Krisztina: le.
Michael: If a Hungarian person wants to say that they are going to a place outside of Budapest, they often use this prefix. For instance, the sentence
Krisztina: Megyek Szegedre.
Michael: means "I am going to"
Krisztina: Szeged,
Michael: but, if you were Hungarian and traveling from Budapest, you would probably say,
Krisztina: Lemegyek Szegedre,
Michael: which means "I am going down to
Krisztina: Szeged.
Michael: The opposite is also true. If a Hungarian person is traveling to Budapest, they will usually say that they are going "up to" Budapest. In order to do so, they will use the prefix we discussed just a few moments ago. Listen to it in this sentence meaning, "I am going up to Budapest."
Krisztina: Felmegyek Budapestre.
Michael: Did you hear it? The prefix was, of course,
Krisztina: fel.
Michael: There are many of these verbal prefixes, and it is a very good idea to get to know them because they will be of immense help when attempting to learn Hungarian.
Michael: An important point to repeat is that, for a very good reason, these prefixes are sometimes called co-verbs. This is because they can be separated from the verb and can function as independent words as well. Let's see an example of when the co-verb is separated from the verb. Listen to this sentence in which you can hear the co-verb being said just before Martha's name is mentioned:
Krisztina: Nem hívom fel Mártát.
Michael: This sentence means "I will not call Martha." In this example, due to the negation, the co-verb separates from the verb and their order is inverted. Let's now see an example when not only separation occurs but actually the co-verb appears independently. Let's stay with the same example. In the question: "Are you calling Martha?"
Krisztina: Felhívod Mártát?
Michael: everything is in order. Co-verb and verb are stuck together, since this is a simple question. This is a yes/no question. However, Hungarians have a third way to respond to such questions besides yes and no, or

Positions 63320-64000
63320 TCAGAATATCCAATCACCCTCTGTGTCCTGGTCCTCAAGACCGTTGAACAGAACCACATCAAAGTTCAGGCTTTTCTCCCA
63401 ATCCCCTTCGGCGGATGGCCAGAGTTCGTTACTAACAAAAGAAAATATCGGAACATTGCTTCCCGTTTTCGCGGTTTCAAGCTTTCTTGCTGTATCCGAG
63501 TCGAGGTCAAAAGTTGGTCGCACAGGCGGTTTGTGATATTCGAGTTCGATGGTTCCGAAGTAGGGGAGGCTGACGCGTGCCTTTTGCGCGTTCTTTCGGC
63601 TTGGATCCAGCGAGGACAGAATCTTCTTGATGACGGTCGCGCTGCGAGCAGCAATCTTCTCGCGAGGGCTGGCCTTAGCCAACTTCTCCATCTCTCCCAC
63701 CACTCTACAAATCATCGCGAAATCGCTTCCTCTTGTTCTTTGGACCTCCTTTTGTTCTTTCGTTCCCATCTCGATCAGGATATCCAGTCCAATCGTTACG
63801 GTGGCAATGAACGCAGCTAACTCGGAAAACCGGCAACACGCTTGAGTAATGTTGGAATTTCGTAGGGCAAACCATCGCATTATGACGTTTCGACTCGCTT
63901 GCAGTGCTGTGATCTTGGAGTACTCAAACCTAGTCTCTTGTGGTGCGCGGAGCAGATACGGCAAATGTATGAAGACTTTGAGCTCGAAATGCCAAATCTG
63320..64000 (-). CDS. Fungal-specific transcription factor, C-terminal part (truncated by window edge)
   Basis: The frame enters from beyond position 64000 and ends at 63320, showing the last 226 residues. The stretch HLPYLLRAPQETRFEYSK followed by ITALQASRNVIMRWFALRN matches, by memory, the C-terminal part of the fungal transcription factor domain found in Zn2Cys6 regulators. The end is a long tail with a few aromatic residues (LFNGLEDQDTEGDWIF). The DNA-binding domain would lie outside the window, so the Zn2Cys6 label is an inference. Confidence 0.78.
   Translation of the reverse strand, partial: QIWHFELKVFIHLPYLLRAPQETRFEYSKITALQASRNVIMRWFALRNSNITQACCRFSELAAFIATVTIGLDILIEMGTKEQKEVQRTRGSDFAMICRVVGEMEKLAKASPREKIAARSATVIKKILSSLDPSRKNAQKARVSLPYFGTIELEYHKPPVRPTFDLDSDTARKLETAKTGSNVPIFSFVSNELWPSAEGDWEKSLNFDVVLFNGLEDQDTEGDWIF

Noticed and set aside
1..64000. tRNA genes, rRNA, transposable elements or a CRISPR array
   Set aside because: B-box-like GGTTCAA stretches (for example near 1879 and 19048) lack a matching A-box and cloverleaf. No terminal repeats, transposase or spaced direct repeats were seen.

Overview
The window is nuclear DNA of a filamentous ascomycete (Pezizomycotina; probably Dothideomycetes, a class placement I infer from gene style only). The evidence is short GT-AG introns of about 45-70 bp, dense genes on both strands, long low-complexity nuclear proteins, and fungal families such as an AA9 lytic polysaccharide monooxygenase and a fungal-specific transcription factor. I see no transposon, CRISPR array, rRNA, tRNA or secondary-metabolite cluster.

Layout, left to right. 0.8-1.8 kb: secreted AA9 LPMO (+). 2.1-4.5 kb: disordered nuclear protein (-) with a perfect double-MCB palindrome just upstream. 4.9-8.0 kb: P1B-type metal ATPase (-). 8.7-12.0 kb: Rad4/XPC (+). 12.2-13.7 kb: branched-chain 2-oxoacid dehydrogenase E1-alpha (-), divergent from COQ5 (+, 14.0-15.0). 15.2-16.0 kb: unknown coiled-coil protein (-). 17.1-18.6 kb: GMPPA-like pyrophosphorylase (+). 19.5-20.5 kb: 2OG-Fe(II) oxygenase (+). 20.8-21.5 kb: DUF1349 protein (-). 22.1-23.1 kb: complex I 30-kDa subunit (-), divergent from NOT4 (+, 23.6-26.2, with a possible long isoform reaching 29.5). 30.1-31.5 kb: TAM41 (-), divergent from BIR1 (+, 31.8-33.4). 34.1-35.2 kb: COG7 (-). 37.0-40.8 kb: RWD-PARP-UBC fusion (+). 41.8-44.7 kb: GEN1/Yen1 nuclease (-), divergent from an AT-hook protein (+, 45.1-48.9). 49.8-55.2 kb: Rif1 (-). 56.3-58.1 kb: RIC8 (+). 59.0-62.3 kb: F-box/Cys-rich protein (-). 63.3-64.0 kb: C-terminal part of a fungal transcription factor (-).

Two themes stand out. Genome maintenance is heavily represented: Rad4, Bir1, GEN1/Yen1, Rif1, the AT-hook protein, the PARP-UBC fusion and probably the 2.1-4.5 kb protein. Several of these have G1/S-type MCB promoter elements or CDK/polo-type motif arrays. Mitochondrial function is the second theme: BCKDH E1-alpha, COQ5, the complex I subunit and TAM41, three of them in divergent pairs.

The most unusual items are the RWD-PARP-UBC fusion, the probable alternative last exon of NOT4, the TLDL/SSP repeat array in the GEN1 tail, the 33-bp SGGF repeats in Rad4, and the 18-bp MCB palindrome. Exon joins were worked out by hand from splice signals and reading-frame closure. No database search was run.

Krisztina: igen és nem,
Michael: and this is simply by repeating the co-verb. Thus, the following answer to the question we have just heard would be totally natural and correct in Hungarian:
Krisztina: Fel.
Michael: This one-word sentence only means "Up," and its meaning is identical to "yes," or: "Yes, I'm calling her." Let's see yet another example of this very common rule. We have already mentioned the word for "to find,"
Krisztina: megtalál.
Michael: Let's suppose someone asks you whether you have found the keys that you have been looking for for a while:
Krisztina: Megtaláltad a kulcsot?
Michael: If you have found them, you could reply:
Krisztina: Meg.
Michael: or, of course, the generic "yes" could also work:
Krisztina: Igen.
Michael: If you haven't found them though, you have to stick with the "no" for an answer:
Krisztina: Nem.
Michael: These are just a few examples of the many ways in which co-verbs can function. As you can see, they are not only versatile but also plentiful in Hungarian, so it's a good idea to acquaint yourself with as many of them as you can.


Michael: Do you have any more questions? We're here to answer them!
Krisztina: Viszontlátásra!
Michael: See you soon!